When you do something wrong, whether it’s hurting your teen’s feelings or making a mistake that affects your teen’s life, you have to apologize. Apologizing to your teen will not override your authority. By apologizing to your teen, you are making the effort to grow and build your relationship, to sincerely express your regret over something that happened. Apologizing is not necessarily about making things right as much as it is about showing respect.
Make it a point not to make excuses instead of apologizing, advises the American Academy of Pediatrics. For example, if you are in the middle of washing dishes and the phone rings, you might call out to your teen to answer the phone because you’re expecting an important call and cannot dry your hands fast enough. She ignores you when you call to her from the kitchen and the phone does not get answered. When you reprimand her about this, she tells you she was in the bathroom and didn’t hear you call to her to answer the phone. At that point, do not retaliate with, “Well, you never listen to me when I ask you to do things so I just assumed this wasn’t any different.” Instead, tell her you are sorry for making that assumption.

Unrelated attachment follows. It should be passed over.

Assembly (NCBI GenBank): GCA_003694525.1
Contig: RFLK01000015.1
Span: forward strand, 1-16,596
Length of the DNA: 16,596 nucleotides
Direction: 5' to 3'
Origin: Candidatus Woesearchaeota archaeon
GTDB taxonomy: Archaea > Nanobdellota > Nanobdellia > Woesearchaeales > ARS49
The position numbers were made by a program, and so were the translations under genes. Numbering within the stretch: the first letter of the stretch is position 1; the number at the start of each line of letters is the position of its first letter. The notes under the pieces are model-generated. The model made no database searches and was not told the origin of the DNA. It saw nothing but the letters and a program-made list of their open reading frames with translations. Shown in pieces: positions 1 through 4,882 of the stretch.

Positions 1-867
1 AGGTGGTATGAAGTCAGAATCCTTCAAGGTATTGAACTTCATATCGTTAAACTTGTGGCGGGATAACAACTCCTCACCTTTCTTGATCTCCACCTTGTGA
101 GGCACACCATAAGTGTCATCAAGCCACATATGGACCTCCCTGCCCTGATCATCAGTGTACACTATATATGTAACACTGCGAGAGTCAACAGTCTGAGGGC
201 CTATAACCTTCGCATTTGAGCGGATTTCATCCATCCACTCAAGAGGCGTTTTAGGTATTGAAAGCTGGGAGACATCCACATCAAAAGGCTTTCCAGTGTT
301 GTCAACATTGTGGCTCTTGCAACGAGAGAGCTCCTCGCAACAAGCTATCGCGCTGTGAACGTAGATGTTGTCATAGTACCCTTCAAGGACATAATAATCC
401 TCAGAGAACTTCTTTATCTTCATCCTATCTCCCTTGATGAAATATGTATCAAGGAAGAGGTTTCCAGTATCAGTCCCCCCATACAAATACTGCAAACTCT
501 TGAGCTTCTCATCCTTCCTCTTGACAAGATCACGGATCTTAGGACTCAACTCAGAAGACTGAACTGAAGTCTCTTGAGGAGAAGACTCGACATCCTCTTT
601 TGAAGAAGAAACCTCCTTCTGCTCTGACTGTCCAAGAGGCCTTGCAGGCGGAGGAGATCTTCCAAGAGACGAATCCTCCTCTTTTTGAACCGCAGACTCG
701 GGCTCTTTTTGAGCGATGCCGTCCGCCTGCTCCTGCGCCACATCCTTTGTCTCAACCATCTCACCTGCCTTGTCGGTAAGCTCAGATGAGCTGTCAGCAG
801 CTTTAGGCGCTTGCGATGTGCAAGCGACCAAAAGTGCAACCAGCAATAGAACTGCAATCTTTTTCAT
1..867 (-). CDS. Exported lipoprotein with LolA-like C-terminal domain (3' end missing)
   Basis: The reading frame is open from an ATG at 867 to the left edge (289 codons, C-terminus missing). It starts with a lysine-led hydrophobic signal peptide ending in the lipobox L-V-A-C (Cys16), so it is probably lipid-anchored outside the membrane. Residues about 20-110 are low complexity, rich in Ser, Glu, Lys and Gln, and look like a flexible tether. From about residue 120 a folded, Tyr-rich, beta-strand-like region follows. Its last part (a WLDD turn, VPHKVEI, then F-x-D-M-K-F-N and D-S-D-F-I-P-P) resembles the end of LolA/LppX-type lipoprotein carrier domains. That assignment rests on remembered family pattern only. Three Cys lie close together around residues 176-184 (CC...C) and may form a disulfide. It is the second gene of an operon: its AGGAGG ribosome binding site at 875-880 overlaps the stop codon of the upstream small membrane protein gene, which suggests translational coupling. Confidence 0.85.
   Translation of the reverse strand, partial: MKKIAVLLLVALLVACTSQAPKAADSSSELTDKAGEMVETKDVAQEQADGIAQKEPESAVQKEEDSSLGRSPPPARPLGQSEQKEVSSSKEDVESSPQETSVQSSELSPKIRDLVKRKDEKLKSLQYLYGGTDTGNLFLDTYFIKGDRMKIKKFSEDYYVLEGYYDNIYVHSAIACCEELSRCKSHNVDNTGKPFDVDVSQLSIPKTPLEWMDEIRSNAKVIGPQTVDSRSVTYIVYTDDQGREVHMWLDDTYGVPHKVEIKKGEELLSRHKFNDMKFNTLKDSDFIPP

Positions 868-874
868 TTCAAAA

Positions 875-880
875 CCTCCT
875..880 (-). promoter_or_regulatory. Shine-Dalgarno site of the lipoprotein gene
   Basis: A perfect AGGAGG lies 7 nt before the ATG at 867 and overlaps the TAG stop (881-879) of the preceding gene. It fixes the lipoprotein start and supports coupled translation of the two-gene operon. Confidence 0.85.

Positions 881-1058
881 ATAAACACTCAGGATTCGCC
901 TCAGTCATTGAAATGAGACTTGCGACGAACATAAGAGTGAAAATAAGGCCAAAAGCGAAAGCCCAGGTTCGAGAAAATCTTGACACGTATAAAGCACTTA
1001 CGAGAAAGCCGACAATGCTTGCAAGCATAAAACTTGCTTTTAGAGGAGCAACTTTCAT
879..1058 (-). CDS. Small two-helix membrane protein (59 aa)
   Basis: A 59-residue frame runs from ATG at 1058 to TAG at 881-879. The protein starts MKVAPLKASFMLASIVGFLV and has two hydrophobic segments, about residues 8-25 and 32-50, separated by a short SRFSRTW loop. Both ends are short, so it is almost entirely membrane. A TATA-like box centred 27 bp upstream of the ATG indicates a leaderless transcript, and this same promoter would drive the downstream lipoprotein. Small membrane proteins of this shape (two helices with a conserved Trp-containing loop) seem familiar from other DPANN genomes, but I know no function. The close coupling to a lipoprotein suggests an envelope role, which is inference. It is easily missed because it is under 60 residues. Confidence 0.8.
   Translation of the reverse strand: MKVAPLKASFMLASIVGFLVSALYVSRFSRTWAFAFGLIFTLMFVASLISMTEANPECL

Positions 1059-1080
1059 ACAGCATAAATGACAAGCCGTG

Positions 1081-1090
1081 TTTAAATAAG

Mean it when you apologize to your teen, advise child development experts at the Kids Health website. She is not an idiot and she will see through your fake apology. If you are angry or embarrassed about the mistake you made, don’t apologize immediately if you don’t think you can do it without meaning it. Instead, take a few minutes to yourself to calm down and think about what you want to say. When you mean it, it shows. Your teen will appreciate your apology a lot more when it is heartfelt.
Say you are sorry. According to the American Academy of Pediatrics, the best way to apologize to your teen is to simply say you are sorry. You can ask your teen if she can find it in her heart to forgive you as well. Don’t worry that your mistake makes your teen respect you less -- consider that your teen will respect you more for apologizing to her. It’s not easy to admit that you are wrong, which is something your teen knows firsthand, and by apologizing to her you are admitting your mistake and showing her that you are mature enough to admit to that. Her respect for you will grow.
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